The Worst Kind of Communication

John Gottman writes about four types of communication that are most detrimental to marital or committed relationships: criticism, contempt, defensiveness, and stonewalling.  Of the four, he names contempt as the most toxic predictor of divorce. Based on my own observations, I agree with him.  

Contempt expresses the feeling of dislike toward somebody and implies that the other person is considered worthless and undeserving of respect. Contempt projects superiority conveyed through insults, name-calling, tone of voice, as well as facial expressions. Contempt eats away at a relationship rapidly and painfully. Conflict escalates and prevents meaningful communication. What separates contempt from criticism?  The intention is to insult and psychologically abuse your partner.

Ways to show one’s contempt

1. Insults and name-calling are the most conspicuous and crude—you’re ugly, a jerk, a wimp, a loser, etc.

2. Mockery is a subtle put-down, where the spouse’s words or actions are ridiculed to show he or she is not worthy of respect or trust. A man may tell his wife, for example, “I really do care about you,” and she replies sarcastically, “Oh sure, you really do care about me.”

3. Body language, such as rolling one’s eyes or sneering, gives the clearest clue that a couple is in trouble.

4. Tone of voice is probably the most powerful weapon of contempt.

Responses to contempt

What do you do if you have a partner who is harshly critical or contemptuous toward you?

Don’t be drawn into contempt, criticism, or defensiveness. You can stand up for yourself, but without joining in the sneering, ridiculing, and hostile negative judgments.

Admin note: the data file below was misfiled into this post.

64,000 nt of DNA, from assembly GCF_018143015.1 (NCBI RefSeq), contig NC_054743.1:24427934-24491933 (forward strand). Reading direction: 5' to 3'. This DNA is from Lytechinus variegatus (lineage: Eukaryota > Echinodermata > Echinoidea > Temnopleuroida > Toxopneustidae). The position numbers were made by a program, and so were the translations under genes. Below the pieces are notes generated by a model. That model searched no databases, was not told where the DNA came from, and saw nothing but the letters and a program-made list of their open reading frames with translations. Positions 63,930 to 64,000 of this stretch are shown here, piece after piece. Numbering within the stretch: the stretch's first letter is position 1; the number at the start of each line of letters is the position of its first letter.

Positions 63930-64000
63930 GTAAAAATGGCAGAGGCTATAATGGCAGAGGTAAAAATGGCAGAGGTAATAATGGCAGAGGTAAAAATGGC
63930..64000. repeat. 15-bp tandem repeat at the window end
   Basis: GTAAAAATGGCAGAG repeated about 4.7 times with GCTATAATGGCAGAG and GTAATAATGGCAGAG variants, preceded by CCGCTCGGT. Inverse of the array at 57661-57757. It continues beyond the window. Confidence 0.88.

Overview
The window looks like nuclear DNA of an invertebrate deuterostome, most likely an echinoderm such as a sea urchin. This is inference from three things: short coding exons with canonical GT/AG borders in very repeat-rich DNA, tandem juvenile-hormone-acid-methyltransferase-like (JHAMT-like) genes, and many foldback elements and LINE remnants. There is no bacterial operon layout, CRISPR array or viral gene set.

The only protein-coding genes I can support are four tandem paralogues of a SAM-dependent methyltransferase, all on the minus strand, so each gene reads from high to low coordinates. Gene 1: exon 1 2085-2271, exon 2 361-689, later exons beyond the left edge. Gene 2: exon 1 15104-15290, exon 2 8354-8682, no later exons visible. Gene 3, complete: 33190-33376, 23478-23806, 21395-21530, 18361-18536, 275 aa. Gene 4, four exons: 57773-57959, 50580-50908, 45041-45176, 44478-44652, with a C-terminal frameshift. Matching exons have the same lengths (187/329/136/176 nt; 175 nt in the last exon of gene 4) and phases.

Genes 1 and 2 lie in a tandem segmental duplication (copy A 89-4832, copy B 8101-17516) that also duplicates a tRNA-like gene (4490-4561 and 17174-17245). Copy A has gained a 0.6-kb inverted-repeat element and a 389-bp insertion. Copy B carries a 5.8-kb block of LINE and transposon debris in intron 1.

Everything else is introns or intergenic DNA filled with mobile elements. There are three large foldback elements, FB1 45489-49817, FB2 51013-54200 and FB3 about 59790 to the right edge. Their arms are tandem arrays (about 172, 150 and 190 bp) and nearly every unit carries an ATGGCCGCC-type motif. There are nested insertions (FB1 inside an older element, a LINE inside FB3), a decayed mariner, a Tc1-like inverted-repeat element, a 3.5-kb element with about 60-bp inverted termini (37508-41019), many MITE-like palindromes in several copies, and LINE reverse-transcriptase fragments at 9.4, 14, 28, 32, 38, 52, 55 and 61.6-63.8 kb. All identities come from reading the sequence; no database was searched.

The best way to neutralize your contempt is to stop seeing arguments with your spouse as a way to retaliate or exhibit your superior moral stance.  Rather, your relationship will improve if you approach your spouse with precise non-blaming complaints by expressing feelings from your own inner experience (rather than attacking your partner’s character). In other words, it’s not what you say, but how you say it that makes all the difference.

Picture of Jim Covington

Jim Covington

Jim Covington (M.Div. MA, LMFT) has been helping couples improve their relationships for more than 30 years. He holds degrees are in psychology and theology, is a licensed New York marriage and family therapist, a clinical member of the American Association for Marriage and Family Therapists and has been trained in multiple approaches to marital/couples therapy and family therapy.

He has completed Level 3 Practicum Training in Gottman Method Couples Therapy, externship training with the International Center for Excellence in Emotionally Focused Therapy (EFT) for couples and PREP (Prevention & Relationship Enhancement Program), and employs Solution Oriented Brief Therapy as taught by Michelle Weiner-Davis.
Picture of Jim Covington

Jim Covington

Jim Covington (M.Div. MA, LMFT) has been helping couples improve their relationships for more than 30 years. He holds degrees are in psychology and theology, is a licensed New York marriage and family therapist, a clinical member of the American Association for Marriage and Family Therapists and has been trained in multiple approaches to marital/couples therapy and family therapy.

He has completed Level 3 Practicum Training in Gottman Method Couples Therapy, externship training with the International Center for Excellence in Emotionally Focused Therapy (EFT) for couples and PREP (Prevention & Relationship Enhancement Program), and employs Solution Oriented Brief Therapy as taught by Michelle Weiner-Davis.